Inspired by Finn’s own arteriovenous malformation diagnosis, in the months following his Tony Award-winning success with Falsettos, A New Brain is a flawed but endearing confection. For every seeming misstep -- to name one, the homeless character never wholly justifies her sizable footprint within the show (even though Daelynn Jorif’s vocals wowed me) -- there are several brilliant little strokes of wit, surprise, and warmth.
Generally, when we’re suffering and in pain, we know the cause.
But when it comes to identifying what will heal us -- let alone knowing whether healing is even possible -- that’s another matter entirely.
This all-too-human struggle makes up the core of the 1991 stage musical adaptation of The Secret Garden -- book and lyrics by Marsha Norman, music by Lucy Simon -- on stage at Dexter’s Encore Theatre.
Inspired by Frances Hodgson Burnett’s classic 1911 children’s novel, the story begins -- rather confusingly, to be honest -- with a young British girl, Mary Lennox (Jojo Engelbert), surviving a cholera epidemic that leaves her an orphan in India. She’s dispatched to the country home of her Uncle Archibald (Jay Montgomery), but he doesn’t bother to greet her, so steeped is he in his own grief for his deceased wife, Lily (Sarah B. Stevens).
Mary’s only company at first is a maid named Martha (Dawn Purcell), but then Mary befriends Martha’s nature-loving brother, Dickon (Tyler J. Messinger), who feeds Mary’s curiosity about the walled-off, locked-up secret garden that was once loved and tended by Lily. Plus, Mary soon stumbles upon another young resident of the house: sickly, bedridden Colin (Caden Martel), who fears that his father, Archibald, hates him because his birth caused Lily’s death.
If this all sounds pretty dark and gloomy, well, it is.
Regrets, He's Had a Few: Former Wolverine and NFL wide receiver Braylon Edwards is forever "Doing It My Way"
Former University of Michigan All American wide receiver and NFL Pro Bowler Braylon Edwards has a reputation for being outspoken, to say the least. But even so, he had to warm up to the idea of writing Doing It My Way: My Outspoken Life as a Michigan Wolverine, NFL Receiver, and Beyond.
“Triumph Books, my publishing company, originally approached me in 2017,” Edwards said. “I had no idea what my book would be about, and to be honest, at the time, the money was laughable. … So we said, ‘We’ll pass.’ And by we, I mean me and my mother. She’s my business manager, so I run everything by her. But as we started telling people that I was presented with this opportunity -- my aunties, my uncles, my cousins, my coaches, my friends, everybody -- I started to think there enough things I’ve gone through in my life that make my story unique.”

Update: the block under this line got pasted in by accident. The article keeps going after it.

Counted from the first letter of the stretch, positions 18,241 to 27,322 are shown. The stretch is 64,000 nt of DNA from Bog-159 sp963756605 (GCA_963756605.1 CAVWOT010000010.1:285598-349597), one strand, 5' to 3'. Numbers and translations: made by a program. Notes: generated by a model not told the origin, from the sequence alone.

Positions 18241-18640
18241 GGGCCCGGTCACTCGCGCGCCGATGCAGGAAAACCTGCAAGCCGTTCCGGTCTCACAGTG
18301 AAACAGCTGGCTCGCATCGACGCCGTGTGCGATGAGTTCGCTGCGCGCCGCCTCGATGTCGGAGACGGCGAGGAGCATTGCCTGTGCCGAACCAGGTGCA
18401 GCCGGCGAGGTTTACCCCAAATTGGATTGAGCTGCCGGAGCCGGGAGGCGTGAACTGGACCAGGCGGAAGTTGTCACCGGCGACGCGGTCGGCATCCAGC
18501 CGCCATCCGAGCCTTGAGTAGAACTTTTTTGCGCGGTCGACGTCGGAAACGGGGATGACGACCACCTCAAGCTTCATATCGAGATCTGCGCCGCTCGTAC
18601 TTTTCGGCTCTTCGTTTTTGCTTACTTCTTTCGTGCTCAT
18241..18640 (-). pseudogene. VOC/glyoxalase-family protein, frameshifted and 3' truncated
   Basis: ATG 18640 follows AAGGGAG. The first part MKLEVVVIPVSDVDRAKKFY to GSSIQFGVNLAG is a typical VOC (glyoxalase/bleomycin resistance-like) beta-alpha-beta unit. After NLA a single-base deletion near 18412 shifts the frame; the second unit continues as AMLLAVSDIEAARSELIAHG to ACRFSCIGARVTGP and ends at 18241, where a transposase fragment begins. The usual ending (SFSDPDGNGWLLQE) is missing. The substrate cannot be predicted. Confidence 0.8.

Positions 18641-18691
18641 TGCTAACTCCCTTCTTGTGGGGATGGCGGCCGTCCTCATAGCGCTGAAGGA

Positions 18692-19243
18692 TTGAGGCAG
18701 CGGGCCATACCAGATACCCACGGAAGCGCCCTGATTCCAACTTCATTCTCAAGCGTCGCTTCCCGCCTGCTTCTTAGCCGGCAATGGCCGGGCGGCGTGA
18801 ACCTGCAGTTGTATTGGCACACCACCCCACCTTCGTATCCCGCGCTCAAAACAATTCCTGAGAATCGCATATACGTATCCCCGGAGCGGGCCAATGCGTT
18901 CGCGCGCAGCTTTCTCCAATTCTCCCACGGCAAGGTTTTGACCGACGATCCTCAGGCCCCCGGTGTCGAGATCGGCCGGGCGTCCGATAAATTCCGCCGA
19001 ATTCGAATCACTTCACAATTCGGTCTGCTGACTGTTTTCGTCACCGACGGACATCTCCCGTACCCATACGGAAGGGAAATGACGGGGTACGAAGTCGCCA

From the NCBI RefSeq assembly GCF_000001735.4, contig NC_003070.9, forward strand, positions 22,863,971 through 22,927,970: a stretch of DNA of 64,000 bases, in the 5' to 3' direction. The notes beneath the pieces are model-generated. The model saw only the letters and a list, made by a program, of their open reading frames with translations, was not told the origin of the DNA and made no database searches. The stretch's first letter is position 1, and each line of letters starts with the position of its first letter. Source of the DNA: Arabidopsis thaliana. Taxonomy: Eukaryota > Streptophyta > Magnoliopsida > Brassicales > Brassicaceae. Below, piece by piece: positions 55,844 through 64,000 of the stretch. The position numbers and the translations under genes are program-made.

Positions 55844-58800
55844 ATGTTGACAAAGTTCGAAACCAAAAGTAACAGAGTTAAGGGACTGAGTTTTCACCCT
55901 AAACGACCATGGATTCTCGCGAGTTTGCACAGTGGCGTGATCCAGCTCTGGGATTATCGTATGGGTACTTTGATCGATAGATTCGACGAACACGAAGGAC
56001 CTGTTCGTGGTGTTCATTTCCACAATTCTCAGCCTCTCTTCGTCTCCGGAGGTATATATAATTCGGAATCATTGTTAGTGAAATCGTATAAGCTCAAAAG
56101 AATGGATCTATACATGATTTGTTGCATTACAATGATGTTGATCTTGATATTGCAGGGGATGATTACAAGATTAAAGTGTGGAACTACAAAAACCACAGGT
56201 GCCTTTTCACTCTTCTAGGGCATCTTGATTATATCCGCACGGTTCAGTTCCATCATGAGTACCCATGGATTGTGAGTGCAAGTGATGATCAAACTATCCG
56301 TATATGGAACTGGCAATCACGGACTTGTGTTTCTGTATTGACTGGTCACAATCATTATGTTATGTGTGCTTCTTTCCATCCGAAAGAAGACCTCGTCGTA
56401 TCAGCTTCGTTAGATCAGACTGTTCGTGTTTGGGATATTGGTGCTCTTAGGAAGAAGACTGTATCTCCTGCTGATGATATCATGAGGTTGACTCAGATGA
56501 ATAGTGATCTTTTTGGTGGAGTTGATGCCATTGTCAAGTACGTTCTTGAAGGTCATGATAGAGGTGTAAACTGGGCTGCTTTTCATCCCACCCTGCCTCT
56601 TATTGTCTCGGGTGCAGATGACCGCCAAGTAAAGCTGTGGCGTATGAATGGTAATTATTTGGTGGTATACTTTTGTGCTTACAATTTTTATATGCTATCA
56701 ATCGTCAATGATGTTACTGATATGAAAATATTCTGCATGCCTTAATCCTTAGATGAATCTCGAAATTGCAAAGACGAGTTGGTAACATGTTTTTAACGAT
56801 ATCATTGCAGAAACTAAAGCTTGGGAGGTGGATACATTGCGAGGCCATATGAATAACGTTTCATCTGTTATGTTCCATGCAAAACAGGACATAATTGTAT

This included constantly traveling between two sets of parents as a child; being a “legacy” athlete since Edward’s father, Stan Edwards, played football for Michigan under Bo Schembechler; the ups and downs of Edwards’ football career, both at Michigan and in the NFL; and his struggles off the field, including his battles with drug use, anxiety, and depression.
“It became evident that the book should happen -- that this was something we should definitely sign up for,” Edwards said. “So when [Triumph] came back to us in 2018, I didn’t care so much about the money. It was more about my story out there. … People forget that there’s more to athletes than a helmet, or a golf club, or lacrosse sticks -- especially now, with social media and fantasy sports. It’s like no one cares about athletes anymore. It’s all about, ‘What can you do for me?’”
Edwards wrote Doing It My Way with ESPN’s Tom VanHaaren. And while you might assume that Edwards felt a bit nervous and vulnerable when his highly personal book debuted in September, that’s not the case.
From where I sat, bold body art and piercings, asymmetrical haircuts, and statement eyeglasses abounded. And although about two decades have passed since Mitchell first created and performed in the groundbreaking show (and film) that would become his calling card, Hedwig and the Angry Inch, he not only rocked Hill Auditorium on his ongoing Origin of Love Tour but crowd-surfed, Superman-style, during an encore number.
But the two-hour concert kicked off with a direct reference from Hedwig, as powerhouse guest vocalist Amber Martin arrived first on stage and announced, “Ladies and gentlemen, whether you like it or not … John Cameron Mitchell!”